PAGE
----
Most forensic research that is used to better understand how to estimate the postmortem interval (PMI) entails the study of the physiochemical characteristics of decomposition and the effects that environmental factors have on the decomposition process. Forensic entomology exploits the life cycles of arthropods like Diptera (blow flies or flesh flies) and Coleoptera (beetles) deposited on the decaying carcass to determine PMI. Forensic taphonomy, from the Greek word taphos meaning burial, studies the creation of the fossils of decomposed cadavers to ascertain information as to the nature and time of death. Compared to other areas of taphonomy, there have been relatively few forensic science studies that have investigated the impact of human decomposition on the microbial changes occurring on or in a corpse or in the soil communities underneath a body. Such research may facilitate the critical determination of PMI. Therefore, the scope of this review is to provide a concise summary of the current progress in the newly emerging field of microbial diversity and the next-generation metagenomic sequencing approaches for assessing these communities in humans and in the soil beneath decomposing human.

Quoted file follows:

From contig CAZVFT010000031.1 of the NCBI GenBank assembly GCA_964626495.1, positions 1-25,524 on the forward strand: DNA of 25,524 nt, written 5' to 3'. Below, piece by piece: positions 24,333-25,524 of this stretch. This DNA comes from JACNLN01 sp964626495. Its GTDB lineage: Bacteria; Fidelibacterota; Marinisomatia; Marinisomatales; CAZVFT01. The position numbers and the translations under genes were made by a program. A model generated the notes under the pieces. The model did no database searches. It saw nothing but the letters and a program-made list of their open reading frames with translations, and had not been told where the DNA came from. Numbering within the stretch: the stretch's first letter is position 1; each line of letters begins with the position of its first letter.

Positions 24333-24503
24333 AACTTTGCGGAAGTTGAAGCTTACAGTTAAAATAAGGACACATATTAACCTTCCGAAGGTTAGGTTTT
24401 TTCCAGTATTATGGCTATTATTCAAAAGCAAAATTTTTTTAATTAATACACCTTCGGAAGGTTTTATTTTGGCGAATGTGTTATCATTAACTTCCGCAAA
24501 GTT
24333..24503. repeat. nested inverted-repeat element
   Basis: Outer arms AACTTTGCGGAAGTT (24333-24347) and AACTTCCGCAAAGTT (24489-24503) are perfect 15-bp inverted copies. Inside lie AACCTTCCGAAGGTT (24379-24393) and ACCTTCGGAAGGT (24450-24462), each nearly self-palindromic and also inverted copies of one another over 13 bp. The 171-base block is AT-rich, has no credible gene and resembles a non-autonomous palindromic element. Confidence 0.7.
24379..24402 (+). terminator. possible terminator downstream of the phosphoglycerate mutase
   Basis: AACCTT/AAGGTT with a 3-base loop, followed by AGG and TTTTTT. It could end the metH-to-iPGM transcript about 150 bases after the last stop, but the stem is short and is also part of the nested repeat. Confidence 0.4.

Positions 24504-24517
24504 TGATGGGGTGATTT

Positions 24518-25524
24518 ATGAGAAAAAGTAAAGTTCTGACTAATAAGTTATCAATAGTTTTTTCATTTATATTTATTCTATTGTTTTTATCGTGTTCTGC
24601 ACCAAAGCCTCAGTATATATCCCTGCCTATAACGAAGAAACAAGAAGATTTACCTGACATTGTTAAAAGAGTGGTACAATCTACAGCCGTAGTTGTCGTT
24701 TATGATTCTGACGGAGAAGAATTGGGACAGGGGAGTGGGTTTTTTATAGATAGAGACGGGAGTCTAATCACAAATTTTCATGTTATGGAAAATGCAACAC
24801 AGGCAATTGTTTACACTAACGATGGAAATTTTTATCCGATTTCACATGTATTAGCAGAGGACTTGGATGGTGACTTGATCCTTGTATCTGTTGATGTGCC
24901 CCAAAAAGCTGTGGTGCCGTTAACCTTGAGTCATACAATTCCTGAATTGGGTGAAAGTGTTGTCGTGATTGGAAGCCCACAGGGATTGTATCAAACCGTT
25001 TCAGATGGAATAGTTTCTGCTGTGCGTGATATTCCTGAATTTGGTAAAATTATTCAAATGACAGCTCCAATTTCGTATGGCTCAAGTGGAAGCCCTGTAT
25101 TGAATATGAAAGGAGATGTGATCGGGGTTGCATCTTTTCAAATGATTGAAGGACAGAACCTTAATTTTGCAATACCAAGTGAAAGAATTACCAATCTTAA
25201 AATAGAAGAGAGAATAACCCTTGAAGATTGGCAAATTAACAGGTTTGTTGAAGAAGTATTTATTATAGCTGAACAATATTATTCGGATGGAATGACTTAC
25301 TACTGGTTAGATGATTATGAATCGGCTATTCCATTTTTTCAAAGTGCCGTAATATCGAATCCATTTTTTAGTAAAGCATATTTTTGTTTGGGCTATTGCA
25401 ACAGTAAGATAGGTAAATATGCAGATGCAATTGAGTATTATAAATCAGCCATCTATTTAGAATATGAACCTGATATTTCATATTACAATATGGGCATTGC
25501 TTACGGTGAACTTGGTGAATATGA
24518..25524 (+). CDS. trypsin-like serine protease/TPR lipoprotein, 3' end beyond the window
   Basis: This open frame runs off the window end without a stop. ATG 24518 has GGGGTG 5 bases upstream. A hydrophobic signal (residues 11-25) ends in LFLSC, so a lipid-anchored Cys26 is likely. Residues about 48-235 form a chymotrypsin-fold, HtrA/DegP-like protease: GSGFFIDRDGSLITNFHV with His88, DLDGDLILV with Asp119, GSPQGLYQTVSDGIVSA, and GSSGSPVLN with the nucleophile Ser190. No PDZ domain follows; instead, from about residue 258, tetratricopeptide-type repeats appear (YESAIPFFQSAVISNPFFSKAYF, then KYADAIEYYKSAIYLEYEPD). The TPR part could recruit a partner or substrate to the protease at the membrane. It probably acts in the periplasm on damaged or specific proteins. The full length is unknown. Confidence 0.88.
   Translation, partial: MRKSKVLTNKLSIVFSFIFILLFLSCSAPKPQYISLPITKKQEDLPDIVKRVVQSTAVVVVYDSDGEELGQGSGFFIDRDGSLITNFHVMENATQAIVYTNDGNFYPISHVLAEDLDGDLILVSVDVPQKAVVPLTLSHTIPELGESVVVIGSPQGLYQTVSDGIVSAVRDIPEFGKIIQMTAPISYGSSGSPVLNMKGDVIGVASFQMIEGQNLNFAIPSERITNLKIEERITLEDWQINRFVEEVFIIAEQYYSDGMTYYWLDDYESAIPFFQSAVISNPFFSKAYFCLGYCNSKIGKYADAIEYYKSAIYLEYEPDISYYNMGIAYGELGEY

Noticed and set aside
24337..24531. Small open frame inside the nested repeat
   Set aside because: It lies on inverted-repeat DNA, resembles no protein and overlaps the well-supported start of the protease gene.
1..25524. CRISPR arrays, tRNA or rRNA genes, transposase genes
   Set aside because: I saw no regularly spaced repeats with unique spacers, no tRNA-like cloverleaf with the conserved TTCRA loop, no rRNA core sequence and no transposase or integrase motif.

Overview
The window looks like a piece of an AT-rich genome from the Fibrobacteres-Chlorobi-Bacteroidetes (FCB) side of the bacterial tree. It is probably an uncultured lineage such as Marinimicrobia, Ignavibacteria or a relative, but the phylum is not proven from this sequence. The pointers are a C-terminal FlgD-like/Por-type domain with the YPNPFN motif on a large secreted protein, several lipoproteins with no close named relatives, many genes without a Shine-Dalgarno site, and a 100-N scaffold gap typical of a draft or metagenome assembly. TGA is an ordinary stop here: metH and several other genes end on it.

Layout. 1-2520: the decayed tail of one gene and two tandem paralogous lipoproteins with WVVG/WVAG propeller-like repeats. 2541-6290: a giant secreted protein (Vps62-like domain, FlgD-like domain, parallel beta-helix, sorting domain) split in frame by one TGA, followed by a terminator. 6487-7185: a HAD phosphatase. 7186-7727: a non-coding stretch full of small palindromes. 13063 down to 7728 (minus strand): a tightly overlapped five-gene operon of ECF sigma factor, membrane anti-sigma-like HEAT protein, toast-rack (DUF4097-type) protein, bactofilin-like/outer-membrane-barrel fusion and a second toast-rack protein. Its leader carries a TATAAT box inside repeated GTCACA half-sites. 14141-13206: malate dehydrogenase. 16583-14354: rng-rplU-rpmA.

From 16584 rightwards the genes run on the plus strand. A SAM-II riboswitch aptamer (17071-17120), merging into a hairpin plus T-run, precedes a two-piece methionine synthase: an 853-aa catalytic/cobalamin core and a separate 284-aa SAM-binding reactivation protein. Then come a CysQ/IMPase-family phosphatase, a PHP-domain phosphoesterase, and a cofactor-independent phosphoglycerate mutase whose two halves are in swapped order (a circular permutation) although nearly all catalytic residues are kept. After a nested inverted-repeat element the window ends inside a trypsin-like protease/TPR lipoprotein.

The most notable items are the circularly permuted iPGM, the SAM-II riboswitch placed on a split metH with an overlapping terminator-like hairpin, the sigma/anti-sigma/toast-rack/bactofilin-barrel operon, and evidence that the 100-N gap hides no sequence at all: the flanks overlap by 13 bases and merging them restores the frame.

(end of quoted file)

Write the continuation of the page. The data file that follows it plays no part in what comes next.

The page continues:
Carnivoran-dominated fossil sites provide precious insights into the diversity and ecology of species rarely recovered in the fossil record. The lower level assemblage of Batallones-1 fossil site (Late Miocene; Madrid Basin, Spain) has yielded one of the most abundant and diversified carnivoran assemblage ever known from the Cenozoic record of mammals. A comprehensive taphonomic study is carried out here in order to constrain the concentration mode of this remarkable assemblage. Another distinctive feature of Batallones-1 is that the accumulation of carnivoran remains took place in the context of a geomorphological landform (cavity formation through a piping process) practically unknown in the generation of fossil sites. Two characteristics of the assemblage highly restrict the probable causes for the accumulation of the remains: (1) the overwhelming number of carnivorans individuals; and (2) the mortality profiles estimated for the four most abundant taxa do not correspond to the classic mortality types but rather were the consequence of the behavior of the taxa. This evidence together with other taphonomic data supports the hypothesis that carnivoran individuals actively entered the cavity searching for resources (food or water) and were unable to exit. The scarcity of herbivores implies that the shaft was well visible and avoided by these taxa. Fossil bones exhibit a very good preservation state as a consequence of their deposition in the restricted and protective environment of the chamber. Batallones-1 had another assemblage (upper level assemblage) that was dominated by herbivore remains and that potentially corresponded to the final stages of the cavity filling.